Since this study was conducted, there have been some substantial changes to the types and uses of legal and illegal sources of medical cannabis. While the types of legal sources of medical cannabis have remained the same, the number of LPs and the variety of strains and products they offer have grown substantially (Government of Canada 2019a, 2022b). Despite those changes, active client registration with LPs has steadily dropped since 2018, from 345,520 to 264,686 in 2021 (Government of Canada 2022c); however, the proportion of medical users reporting the use of LPs has remain stable at approximately 20% since 2017 (Government of Canada 2021a). At the same time, licenses for personal and designated production have increased steadily (Government of Canada 2022c), which may partly reflect the lack of affordable access offered by LPs ( Medical Cannabis Canada 2020). With respect to illegal sources, there has been a dramatic decrease in their use by individuals self-reporting use of cannabis for medical purposes. For example, access from dispensaries fell steeply from 28% in 2018 to 6% in 2020 (Government of Canada 2021b), coinciding with the closure of most dispensaries during this time (Mahamad, Wadsworth, Rynard, Goodman, & Hammond 2020). Access from friends also decreased from 36% in 2018 to 11% in 2021.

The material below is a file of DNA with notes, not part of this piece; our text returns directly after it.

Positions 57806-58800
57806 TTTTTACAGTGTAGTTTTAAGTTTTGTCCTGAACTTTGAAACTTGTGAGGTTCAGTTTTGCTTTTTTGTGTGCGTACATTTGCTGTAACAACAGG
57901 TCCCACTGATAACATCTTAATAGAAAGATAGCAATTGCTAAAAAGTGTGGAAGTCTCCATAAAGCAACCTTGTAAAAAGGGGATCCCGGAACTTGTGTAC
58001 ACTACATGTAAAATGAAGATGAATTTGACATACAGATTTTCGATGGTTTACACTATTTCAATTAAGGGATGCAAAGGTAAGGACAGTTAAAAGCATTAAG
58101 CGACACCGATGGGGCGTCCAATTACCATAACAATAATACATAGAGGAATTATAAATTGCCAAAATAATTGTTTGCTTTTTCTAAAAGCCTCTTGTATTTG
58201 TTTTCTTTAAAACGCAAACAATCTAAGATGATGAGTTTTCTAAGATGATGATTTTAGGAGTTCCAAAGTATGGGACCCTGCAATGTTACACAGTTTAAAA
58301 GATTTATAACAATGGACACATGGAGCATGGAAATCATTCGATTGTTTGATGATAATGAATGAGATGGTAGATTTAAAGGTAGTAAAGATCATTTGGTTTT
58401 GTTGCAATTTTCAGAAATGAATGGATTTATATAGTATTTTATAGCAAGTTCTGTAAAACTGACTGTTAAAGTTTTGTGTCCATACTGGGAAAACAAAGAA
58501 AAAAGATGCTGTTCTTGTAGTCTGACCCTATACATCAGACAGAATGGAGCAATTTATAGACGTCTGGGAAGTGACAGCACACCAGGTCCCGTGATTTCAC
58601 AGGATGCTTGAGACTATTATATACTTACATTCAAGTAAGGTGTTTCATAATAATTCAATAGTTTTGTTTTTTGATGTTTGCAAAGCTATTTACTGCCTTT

The new sources of legal non-medical cannabis introduced with cannabis legalization (i.e., retail storefronts, online sales, and personal production of cannabis) have considerably impacted where individuals can legally access cannabis, regardless of their intention to use it for medical or non-medical purposes. It appears that access from non-medical legal sources has replaced access from illegal sources of medical cannabis to a large extent. Legal non-medical storefronts were accessed by 53% of individuals reporting medical use of cannabis in 2021, up from 44% in 2020 (Government of Canada 2021a; Medical Cannabis Canada 2020). Considering our findings, individuals using cannabis for medical purposes may be drawn to legal non-medical storefronts due to the ability to inspect and select the products and the in-person service available in such settings. Use of legal non-medical online sources by individuals using cannabis for medical purposes has also been sharply increasing, with 38% reporting use of this source in 2021, up from 23% in 2020 (Government of Canada 2021a), suggesting medical cannabis users are taking advantage of all the legal sources available to them, regardless of whether they cater to medical use. Legal non-medical cannabis sources are not permitted to explicitly offer products and services that address medical use, including providing information or advice about strain selection for symptom management, which may impact the quality of service for medical cannabis users. In Colorado, where there are both legal medical and recreational retail storefronts, medical cannabis patients consider information provided by medically focused storefronts to be of higher quality than information provided by recreational storefronts (Alon et al. 2021). A national cross-sectional study of legal cannabis retail storefronts in the USA found that individuals working at retail storefronts in states with more medicalized programs vs. less medicalized programs were significantly more likely to provide recommendations to customers using cannabis for medical purposes based on training provided by employers and physician input (Merlin et al. 2021). Legal medical storefronts are still not part of Canada’s medical cannabis system, creating a potential void in medical cannabis access.